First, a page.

Kiev has banned multiple Russian television news channels since 2014, accusing them of disseminating propaganda, and it has deported several journalists, according to CPJ research.
The transfer of Kyrylo Vyshynsky, the Head of the RIA News-Ukraine from Kyiv to Kherson for choosing of the restrictive measure has begun as his advocate reported.
Ukrainian safety company SBU stated in a press release that it's investigating "a community of media retailers" managed by the Russian authorities that are "used as instruments in a hybrid warfare towards Ukraine".
Zakharova accused Ukrainian authorities of a "repressive" policy against the media and expressed Russia's "indignation at the brutal violations of the freedom of the press in Ukraine". A passport of a Russian citizen was found during the search of his office.
Up to 15 journalists work for RIA Novosti in Ukraine, some of whom transmit information to its headquarters in Moscow while others, led by Vyshynsky, are in charge of the ria.com.ua website for the Ukrainian audience.
They also said Vyshynsky later collaborated with separatist groups in eastern Ukraine, where a conflict that broke out following Crimea's seizure has cost some 10,000 lives. The SBU said he received ample funding to carry out his work in the region. "That was the reason for the searches". Lutsenko added that the Ukrainian investigation into those activities "has evidence of carrying out well-paid anti-Ukrainian attacks" by RIA Novosti-Ukraine.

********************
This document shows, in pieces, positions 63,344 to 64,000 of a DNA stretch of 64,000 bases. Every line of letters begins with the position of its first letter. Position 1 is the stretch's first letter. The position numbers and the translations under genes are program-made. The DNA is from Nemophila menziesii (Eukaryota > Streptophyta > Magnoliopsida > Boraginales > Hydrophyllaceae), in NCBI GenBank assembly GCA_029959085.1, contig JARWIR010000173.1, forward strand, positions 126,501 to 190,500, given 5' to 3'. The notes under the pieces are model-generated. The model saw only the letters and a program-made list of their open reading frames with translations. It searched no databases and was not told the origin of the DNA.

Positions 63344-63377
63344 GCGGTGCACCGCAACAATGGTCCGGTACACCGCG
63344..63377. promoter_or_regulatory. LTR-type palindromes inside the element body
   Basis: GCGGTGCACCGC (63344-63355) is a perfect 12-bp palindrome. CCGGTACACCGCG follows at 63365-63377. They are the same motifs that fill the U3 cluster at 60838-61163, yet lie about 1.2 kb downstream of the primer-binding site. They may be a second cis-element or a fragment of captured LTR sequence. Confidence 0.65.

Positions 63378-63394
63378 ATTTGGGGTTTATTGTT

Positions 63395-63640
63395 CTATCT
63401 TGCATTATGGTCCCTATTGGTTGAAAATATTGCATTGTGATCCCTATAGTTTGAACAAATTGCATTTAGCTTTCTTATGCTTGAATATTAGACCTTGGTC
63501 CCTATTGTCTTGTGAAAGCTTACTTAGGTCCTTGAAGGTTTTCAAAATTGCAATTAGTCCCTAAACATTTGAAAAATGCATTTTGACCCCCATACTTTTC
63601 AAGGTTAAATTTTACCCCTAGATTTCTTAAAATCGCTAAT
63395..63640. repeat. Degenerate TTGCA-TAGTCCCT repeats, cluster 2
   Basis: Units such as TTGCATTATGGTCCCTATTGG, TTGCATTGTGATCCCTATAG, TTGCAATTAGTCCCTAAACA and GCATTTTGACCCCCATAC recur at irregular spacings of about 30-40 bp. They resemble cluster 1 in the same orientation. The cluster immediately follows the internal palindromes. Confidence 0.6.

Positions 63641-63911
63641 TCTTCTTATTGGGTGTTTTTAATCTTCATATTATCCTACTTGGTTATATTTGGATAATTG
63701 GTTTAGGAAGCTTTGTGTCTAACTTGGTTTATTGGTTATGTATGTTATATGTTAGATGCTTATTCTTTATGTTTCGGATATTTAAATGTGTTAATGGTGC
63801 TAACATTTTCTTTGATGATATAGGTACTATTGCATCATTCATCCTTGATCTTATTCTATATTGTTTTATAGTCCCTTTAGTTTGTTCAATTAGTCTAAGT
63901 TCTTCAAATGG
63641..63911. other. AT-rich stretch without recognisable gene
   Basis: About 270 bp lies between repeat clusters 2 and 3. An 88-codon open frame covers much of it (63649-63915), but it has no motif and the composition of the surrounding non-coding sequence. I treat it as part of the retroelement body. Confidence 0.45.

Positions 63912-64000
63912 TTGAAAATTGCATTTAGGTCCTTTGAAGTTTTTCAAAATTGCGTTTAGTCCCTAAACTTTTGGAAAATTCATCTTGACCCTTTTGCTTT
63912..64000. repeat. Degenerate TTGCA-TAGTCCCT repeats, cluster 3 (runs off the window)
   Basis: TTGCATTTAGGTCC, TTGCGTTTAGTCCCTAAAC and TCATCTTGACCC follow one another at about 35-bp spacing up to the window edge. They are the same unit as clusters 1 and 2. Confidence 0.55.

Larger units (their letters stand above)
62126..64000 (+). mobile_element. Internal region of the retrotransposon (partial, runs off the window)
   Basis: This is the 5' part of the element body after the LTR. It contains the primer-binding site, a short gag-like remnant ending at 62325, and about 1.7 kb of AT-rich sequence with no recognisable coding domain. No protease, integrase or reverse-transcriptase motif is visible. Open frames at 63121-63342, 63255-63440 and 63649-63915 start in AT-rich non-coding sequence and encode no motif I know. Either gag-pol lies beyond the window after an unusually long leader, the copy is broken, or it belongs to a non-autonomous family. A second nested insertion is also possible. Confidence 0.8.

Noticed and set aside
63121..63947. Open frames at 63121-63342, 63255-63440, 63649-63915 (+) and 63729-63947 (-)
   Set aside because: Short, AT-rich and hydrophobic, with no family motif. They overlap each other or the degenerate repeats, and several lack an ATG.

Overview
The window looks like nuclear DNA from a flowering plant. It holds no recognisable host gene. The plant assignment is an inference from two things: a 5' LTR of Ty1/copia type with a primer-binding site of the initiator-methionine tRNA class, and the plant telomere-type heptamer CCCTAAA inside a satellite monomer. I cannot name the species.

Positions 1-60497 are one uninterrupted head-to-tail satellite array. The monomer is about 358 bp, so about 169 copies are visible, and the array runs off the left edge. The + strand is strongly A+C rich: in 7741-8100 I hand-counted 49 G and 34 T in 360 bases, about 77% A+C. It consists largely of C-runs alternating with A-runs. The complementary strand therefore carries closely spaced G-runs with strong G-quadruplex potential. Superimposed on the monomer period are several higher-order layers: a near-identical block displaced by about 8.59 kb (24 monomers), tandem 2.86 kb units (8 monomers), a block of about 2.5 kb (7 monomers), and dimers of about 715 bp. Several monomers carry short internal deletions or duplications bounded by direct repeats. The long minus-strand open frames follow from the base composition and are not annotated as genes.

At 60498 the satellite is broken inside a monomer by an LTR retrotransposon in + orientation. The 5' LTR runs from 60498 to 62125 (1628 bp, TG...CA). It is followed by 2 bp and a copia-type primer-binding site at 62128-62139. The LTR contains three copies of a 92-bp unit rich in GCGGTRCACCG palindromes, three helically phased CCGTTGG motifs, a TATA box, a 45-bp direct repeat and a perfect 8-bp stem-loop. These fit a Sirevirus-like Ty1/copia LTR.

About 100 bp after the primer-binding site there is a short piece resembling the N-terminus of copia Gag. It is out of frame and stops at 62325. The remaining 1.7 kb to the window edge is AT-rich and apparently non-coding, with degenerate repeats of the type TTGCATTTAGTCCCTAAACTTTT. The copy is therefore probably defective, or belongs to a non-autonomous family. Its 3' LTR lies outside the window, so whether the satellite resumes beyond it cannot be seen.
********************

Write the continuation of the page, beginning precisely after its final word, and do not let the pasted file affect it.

Russian Federation angrily protested Tuesday's raid and Vyshinski's detention, with the Kremlin calling the actions "unacceptable" and accusing the Ukrainian government of repeatedly putting "pressure on freedom of speech".
"We will act aggressively and protect the interests of Russian media to the fullest extent".